Personal Reminiscences of the Rebellion, 1861-1866 (Google eBook)

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Burr Printing House, 1895 - United States - 228 pages
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Page 64 - The Commission would earnestly recommend the appointment by Government or the Commanding General of a person, as already indicated, always subordinate to the military authorities, though unconnected with the military service, a man of elevated moral character, high social position and intelligence, who would consent to serve from motives of philanthropy such a person would be more fit and recommend that the military authorities protect him in all proper efforts to improve these people physically,...
Page 106 - And the whole line moved up in a solid column, as though actuated by a single impulse. It was a thrilling response, and the most remarkable and impressive scene I ever witnessed. We picked out fifty of the most likely men, and they were sent at once on board the "Arago." They were escorted down to the boats by all the negroes round about, with shouting, singing, and praying, and every demonstration of exultant joy. It was a most exciting and inspiring sight. "The volunteers put aboard the "Arago"...
Page 56 - Chiefs of the several departments, their subordinates and employes, will furnish to the Commission such reports and information as the Commission may require to enable it to perform the duties imposed, the object being to do justice to the claims of humanity in the proper discharge of the grave responsibility thrust upon the military authorities of this department in consequence of numerous persons men, women, and children already congregated and daily increasing, being abandoned by their...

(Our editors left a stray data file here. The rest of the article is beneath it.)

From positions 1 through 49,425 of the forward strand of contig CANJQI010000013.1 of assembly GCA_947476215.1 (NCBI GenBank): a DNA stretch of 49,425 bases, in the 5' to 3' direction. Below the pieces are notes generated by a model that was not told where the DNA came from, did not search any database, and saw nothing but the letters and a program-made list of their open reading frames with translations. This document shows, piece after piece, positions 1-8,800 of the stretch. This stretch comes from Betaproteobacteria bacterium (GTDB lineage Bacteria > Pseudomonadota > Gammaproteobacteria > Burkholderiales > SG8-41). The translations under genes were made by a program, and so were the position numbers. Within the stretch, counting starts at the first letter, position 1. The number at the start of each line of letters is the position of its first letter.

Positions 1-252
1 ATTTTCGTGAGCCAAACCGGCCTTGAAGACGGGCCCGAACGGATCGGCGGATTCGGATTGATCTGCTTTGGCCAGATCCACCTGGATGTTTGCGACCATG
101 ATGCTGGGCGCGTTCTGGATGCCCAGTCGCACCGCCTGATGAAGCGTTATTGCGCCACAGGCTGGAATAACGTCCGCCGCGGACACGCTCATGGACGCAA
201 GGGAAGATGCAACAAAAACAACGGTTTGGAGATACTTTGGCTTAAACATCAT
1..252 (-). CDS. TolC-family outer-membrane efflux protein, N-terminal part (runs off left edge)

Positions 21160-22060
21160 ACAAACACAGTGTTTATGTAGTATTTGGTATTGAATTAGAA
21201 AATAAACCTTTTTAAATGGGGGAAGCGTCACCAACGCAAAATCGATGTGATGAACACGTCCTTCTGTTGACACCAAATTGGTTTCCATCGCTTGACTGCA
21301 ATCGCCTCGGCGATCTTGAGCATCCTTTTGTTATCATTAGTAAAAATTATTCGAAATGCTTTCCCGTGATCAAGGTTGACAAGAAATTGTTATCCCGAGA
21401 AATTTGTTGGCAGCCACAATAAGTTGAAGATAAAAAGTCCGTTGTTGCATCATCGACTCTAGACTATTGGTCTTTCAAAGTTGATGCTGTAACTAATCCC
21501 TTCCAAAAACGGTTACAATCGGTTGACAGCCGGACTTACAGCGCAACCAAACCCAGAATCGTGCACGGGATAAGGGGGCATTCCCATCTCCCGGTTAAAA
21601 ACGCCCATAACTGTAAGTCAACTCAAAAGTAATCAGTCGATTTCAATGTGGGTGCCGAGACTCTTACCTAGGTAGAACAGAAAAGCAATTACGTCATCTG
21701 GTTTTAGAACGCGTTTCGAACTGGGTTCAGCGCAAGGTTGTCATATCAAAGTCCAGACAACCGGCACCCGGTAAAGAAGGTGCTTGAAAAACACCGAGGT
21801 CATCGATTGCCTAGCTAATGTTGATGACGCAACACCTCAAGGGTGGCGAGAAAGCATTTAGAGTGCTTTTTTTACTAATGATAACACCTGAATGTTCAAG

Page 72 - March 15th, 1862. Hereafter all wages earned by persons of African blood in this department will be paid to them for their own use and support, under such regulations as may be devised by the Superintendent, prices to be determined by individual skill, industry, and ability, and regulated by the standard usual in such cases which may govern the several departments of the army at or near Fort Monroe. As a part of the compensation each laborer will receive one ration per day and quarters until otherwise...
Page 34 - Ellsworth's regiment to embark and a few others of no importance, and concluded my letter as follows : " It is reported in New York that I was engaged in making contracts for supplies of various kinds to further the objects of the Union Defence Committee, and that the reports have reached Washington. It is due to myself to say that I made no contracts of any kind whatever for the committee or in behalf of the Government. At the request of the committee, however, I signed two charter parties for the...
Page 34 - ... his permanent headquarters in Troy. In subtle but unmistakable terms the order indicated official disapproval of his unauthorized activities. From Troy, May 9, 1861, Wool wrote to Cameron in selfdefense: ... as my conduct in connection with the Union Defense Committee of New York may not be properly understood or appreciated by all in authority at Washington, I avail myself of this occasion to present you with a condensed history of the part I performed in the forwarding of troops and supplies...
Page 55 - ... Cram, Inspector-General, and Major Le Grand B. Cannon, Aide de-Camp, are hereby appointed and constituted a commission for the purpose of making a critical examination of the condition of the persons known as vagrants or " contrabands," who are employed in this department under Department General Order No. 34, of 1861, in reference to their pay, clothing, subsistence, medical attendance, shelter, and treatment, physical and moral. II. Chiefs of the several departments, their subordinates and...
Page 63 - ... societies at the North will undertake to provide for all their proper wants in connection with their moral and intellectual culture.
Page 37 - ... them. I am, sir, very respectfully, SIMON CAMERON, Secretary of War. The concluding paragraph of this letter, I must confess, surprises me.
Page 80 - Recollections of the Ironclads Monitor and Merrimack, and Incidents of the Fights," written by me in October, 1875, at the request of the Hon.

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